Dolfish: I’d Rather Disappear Than Stay The Same

Columbus-based folk musician Dolfish has a style that is solely his. Max Sollisch’s voice is very distinct, as are his irregular rhythms and riffs. I’d Rather Disappear Than Stay The Same, his first ever full-length, is scheduled to be on shelves in late October. “Grown Ups” is the first of 12 tracks on the album. The insanity ensues once vocals kick in on the song because they sound like the ravings of a mad man lyrically and sonically. Underneath that, the music is laid back and folksy, filled with slow acoustic picking.

Unfortunately, after just one tune it becomes difficult to continue on for the duration of the record. “I’d Rather Disappear Than Stay The Same,” the title-track, leans more into the rock direction with an electric guitar and a well-formulated chorus. “Don’t Kick Me While I’m Down” musters up the rock and roll feel once more with a pedal steel element accented by screeching guitars. Random sound effects and weird jokes are played within many songs that do not seem to have any particular relevance to the number on which they appear. Often described as Americana, there is a familiar and naturalistic feel to the guitar strumming featured on the seventh cut, “All That Keeps Us On The Ground.”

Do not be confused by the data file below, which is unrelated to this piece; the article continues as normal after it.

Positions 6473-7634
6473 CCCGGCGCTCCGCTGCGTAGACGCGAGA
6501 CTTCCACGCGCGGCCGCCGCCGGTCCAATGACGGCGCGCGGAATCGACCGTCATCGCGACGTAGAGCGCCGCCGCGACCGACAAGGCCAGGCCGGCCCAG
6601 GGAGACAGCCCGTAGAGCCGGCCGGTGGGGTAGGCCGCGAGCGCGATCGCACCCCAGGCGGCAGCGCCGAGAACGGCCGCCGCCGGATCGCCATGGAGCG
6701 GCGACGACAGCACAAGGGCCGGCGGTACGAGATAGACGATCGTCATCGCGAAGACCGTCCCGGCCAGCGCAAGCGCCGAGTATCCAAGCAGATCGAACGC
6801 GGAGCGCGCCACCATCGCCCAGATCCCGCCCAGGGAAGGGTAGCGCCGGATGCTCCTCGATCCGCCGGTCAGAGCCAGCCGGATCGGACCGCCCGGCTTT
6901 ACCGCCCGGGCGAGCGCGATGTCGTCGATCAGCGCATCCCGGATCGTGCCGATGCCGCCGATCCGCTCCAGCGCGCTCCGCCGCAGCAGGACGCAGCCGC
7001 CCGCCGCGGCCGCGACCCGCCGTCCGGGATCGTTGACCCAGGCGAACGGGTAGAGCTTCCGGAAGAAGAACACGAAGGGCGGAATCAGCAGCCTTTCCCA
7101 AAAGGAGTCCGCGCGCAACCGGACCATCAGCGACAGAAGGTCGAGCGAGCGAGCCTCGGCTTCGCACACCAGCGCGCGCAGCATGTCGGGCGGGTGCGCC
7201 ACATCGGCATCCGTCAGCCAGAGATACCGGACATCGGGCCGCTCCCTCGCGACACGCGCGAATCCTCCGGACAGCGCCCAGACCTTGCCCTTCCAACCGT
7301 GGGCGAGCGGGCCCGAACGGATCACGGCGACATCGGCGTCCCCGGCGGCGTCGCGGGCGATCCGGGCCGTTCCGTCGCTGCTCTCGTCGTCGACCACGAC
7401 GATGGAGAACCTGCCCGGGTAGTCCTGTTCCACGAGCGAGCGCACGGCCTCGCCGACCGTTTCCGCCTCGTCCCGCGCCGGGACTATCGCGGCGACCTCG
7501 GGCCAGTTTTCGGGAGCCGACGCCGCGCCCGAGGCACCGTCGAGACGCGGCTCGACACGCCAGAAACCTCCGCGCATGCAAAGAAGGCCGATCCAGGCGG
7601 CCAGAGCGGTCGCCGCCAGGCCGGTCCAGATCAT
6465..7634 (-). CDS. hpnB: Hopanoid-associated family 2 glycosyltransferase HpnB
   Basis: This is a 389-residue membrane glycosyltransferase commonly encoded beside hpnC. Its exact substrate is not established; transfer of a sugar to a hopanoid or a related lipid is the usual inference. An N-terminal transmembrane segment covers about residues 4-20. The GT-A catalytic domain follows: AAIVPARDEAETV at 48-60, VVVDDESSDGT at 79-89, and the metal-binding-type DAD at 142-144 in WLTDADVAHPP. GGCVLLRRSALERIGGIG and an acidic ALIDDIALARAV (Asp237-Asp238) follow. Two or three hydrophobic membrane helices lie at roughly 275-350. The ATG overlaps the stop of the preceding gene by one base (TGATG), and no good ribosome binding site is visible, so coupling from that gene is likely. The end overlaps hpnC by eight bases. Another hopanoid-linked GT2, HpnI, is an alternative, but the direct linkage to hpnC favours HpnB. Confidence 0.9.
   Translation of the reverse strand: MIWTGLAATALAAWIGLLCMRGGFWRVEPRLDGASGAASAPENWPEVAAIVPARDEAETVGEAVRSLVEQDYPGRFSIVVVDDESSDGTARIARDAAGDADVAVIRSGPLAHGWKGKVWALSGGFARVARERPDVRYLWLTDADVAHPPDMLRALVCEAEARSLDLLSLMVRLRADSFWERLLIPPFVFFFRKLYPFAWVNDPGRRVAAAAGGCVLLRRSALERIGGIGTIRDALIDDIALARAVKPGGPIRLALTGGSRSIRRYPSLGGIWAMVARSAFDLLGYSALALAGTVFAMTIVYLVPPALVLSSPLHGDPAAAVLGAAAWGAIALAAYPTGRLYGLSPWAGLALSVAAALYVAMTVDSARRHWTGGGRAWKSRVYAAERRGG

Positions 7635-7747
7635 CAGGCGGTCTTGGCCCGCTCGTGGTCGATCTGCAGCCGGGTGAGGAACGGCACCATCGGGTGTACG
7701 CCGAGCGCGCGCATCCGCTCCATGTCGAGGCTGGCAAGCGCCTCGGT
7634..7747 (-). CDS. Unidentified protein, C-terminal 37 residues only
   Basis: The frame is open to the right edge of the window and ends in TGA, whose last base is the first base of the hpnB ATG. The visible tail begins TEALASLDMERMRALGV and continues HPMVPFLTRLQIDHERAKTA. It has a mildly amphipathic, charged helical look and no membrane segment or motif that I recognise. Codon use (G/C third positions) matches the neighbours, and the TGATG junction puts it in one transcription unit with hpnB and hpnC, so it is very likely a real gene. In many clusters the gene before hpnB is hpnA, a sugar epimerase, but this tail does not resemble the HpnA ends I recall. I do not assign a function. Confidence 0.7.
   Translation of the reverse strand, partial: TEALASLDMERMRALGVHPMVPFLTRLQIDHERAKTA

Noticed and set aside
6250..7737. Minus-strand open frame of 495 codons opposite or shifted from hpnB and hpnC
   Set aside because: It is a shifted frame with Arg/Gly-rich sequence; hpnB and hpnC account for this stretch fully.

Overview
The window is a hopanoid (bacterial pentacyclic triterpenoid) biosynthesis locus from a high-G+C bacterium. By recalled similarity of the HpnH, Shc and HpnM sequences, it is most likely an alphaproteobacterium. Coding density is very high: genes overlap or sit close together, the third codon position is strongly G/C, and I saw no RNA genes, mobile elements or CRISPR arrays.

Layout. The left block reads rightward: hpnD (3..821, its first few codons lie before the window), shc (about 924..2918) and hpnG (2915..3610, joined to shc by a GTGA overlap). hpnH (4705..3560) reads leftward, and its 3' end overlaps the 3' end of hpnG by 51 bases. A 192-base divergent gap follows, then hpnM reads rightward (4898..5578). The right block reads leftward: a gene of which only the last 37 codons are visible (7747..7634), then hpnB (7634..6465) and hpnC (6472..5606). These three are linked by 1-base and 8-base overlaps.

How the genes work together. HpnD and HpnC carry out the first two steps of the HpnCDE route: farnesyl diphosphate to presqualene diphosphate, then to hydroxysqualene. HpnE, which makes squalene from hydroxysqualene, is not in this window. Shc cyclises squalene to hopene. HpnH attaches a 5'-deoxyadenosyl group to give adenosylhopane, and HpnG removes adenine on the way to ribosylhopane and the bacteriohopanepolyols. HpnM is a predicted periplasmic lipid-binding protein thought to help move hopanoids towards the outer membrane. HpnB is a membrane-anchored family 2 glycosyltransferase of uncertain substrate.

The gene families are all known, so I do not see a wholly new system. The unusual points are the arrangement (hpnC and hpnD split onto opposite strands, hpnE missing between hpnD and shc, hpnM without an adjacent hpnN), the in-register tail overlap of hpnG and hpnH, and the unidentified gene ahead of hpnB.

On the next track, “Must Be Something Wrong With These Shoes,” the subject matter is tangible and brings up a relatable topic for perhaps the first time on I’d Rather Disappear Than Stay The Same. Nearly every song on this Dolfish album is no more than two minutes in length, which does not allow for the cuts to reach any kind of satisfactory resolution. This record is not cohesive and does nothing to draw a new listener in or maintain a current one.

In A Word: Puzzling